Levin:So that must have been quite an exciting time.
Le Pichon:It was a very, very exciting time, yeah. So I am —
Levin:Do you think — Well, it took you about a week to process this. Do you think other people, scientists around the world, were they glued to what was happening at Lamont at this paper? Were people recognizing that the Pitman paper ??? ??? ????
Le Pichon:Well by this time, you know, Fred Vine had published his paper, I think itís in Science in early Ď66, which had a big first. Because these was the same ??? we were trying to interpret with Manik Talwani in terms of the study ???, also published in Science. And he I think demonstrated rather nicely that it would fit fairly well the reverse, magnetic reversal field. So I mean people were beginning to move. And then Lyn Sykes, in our ??? demonstrated that transform fault [?] were in deep transform fault. You know, those little, tried Scrippsí solution that he had been in the equatorial patches in the India Atlantic. So I mean things were really moving there. By this time there was, nobody doubted anymore I think in the people actually working with the data in the States at least. I mean England, there was sea floor spreading. And the problem was how did that fit in the world. So this is the time when people were toying with the ideas of [John Tuzo] Wilson about plate transform fault and so on, but there was still this big problem how do you get a complete global system, ???matic system, and how does that fit with the earthquake distribution. And that was really the big problem. So in the spring of Ď67 there was this big session on the sea floor spreading of the, at the meeting in the AGU [American Geophysical Union] at Washington. And I was at this meeting, and Jason [Morgan] was supposed to give a paper on this controversy about the Puerto Rico Trench.
Le Pichon:So I was there with Manik Talwani, and I think Joe [Lamar] Worzel. Because we wanted to hear what he was saying. And instead he presented a paper that completely stunned by me, which was his paper on the implication of??? ??? ??? earth on sea floor spreading. And as usual with Jason [Morgan], it was very confused, and we did not make much sense out of it.
Levin:It was confused because he was a poor speaker?
Le Pichon:Very poor speaker. I mean he would mix up the things and so on. He is one of the worst I have ever seen. So we were very confused, and we said well, what is he trying to do. So I — I did not pay much attention to that. But then when I came back to Lamont he had sent to quite a few people the outlines of his paper, ??? outline, which is the one I published in the Tectonophysics issue later on, because people were denying it existed. He sent it to many places. He sent it to ??? ??? to Scripps [Institution of Oceanography] to [Bill] Menard, and then [Dan] McKenzie had it and could read it, and quite a few people. It was immediately after the meeting.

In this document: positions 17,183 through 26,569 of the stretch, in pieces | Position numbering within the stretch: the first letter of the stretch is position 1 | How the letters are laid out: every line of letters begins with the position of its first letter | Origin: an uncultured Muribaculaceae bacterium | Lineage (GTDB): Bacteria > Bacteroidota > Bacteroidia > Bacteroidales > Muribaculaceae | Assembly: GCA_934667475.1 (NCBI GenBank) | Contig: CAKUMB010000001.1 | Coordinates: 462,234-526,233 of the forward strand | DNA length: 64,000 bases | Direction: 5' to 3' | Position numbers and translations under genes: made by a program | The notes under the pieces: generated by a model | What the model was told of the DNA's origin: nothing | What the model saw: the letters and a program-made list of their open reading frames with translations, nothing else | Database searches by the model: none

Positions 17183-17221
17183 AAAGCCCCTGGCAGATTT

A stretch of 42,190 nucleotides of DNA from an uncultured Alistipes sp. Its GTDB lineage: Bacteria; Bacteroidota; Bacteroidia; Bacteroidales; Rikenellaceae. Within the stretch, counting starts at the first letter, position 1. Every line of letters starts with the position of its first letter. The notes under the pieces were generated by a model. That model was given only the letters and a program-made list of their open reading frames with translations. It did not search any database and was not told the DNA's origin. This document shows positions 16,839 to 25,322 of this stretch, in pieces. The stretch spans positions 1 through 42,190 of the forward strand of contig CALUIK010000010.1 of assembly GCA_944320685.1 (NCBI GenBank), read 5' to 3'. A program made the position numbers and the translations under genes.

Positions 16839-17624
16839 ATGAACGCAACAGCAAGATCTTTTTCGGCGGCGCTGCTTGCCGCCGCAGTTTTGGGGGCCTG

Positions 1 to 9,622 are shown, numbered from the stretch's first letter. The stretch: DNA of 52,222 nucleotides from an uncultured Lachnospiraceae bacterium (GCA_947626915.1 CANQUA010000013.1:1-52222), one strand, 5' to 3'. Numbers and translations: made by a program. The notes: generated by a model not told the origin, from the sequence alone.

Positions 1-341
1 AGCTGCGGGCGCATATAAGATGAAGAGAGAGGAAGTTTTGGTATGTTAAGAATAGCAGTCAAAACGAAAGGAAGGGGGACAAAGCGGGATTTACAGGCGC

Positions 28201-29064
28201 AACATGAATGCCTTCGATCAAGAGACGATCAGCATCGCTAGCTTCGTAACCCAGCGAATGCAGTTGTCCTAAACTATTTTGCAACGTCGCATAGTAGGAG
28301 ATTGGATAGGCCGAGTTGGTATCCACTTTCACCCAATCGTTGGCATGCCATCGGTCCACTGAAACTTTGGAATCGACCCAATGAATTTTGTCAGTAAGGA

Levin:So that it became a question of priority immediately after this as to who was the first to actually put this —?
Le Pichon:I think there is no doubt with that that he was the first to, not in a published paper, but the first to really have this idea and present it officially in public. But you see then the abstract was not there, because he had changed the subject at the last minute. So this was the only proof.
Levin:But werenít people saying, ďOh perhaps he has prior ???.Ē Who were the other candidates people were putting forward? Were they talking about Bonnin Matthews [?] or —?
Oh, no. Bonnin Matthews had no priority. Bonnin Matthews had obvious priority on the idea of sea floor spreading with Morlay LaRochelle [?], you know. But the thing about how it worked, how the geometry worked on the earth, I mean it was clearly Jason Morgan who had the idea first. And Iím sure the — Then when I received the paper I, reading it I realized immediately what it meant. So I started working on it, and I offered to work on it to my colleagues in Lamont — Manik Talwani, Walter Pitman, Jim Heirtzler. They were not interested. They did not think it was interesting. So they let me do it alone. So I worked out all the different things to do that, and I worked very intensely during the next two months. And I published, I made my paper for, it was published in Ď68, which is the global clinimatics [?]. I ??? ??? global clinimatics, and then I did the first, uh, so I did the first global clinimatic and then I did the first global reconstruction. You know, I worked back using finite rotations to beginning of cretaceous, and I had the world beginning with cretaceous and so on. So I was the first one to do these two things then. But in the meantime Dan McKenzie had published his paper in Nature very quickly with [Bob] Parker, and he has this French story that — I am a very good friend of Dan McKenzie, but I think his story is difficult to believe.
He said first that when he was, he was in the meeting in Washington but left immediately before Jasonís talk because he was bored. And then second he said that when the draft of Jason [Morganís] arrived in Scripps, I think it was in June, it arrived to Bill Menard and Bill Menard gave it to him, but he said, ďWell, itís not very, itís not very well done, and thatís not the way it should be done, and anyway I have independent ideas.Ē And he started working very fast with Bob Parker on a different thing which was using the four plane [?] solution around the Pacific to test spherical geometry. And, well, personally I have difficulty believing that he was not influenced by Jason [Morgan], but he gives no — Itís very French anyway. So he was published very fast in Nature, and Jason [Morgan], his paper was sent back for extensive review, extensive revisions. So he could not publish it. So Jason you know is a very slow worker and so on, and he started increasing the paper and making it larger and larger, and so it took a long time. And my paper was ready for quite some time now. I had finished it. But I decided not to publish it before Jasonís paper would go out, so I delayed the submission until Jasonís paper was submitted. And I asked the editor not to publish it before his paper. So I think we were published in the same issue or very close. My paper was immediately accepted. I think the reviewers were [John] Tuzo Wilson, and I think the other was Jack Oliver. Anyway, it was accepted in one week or something like that.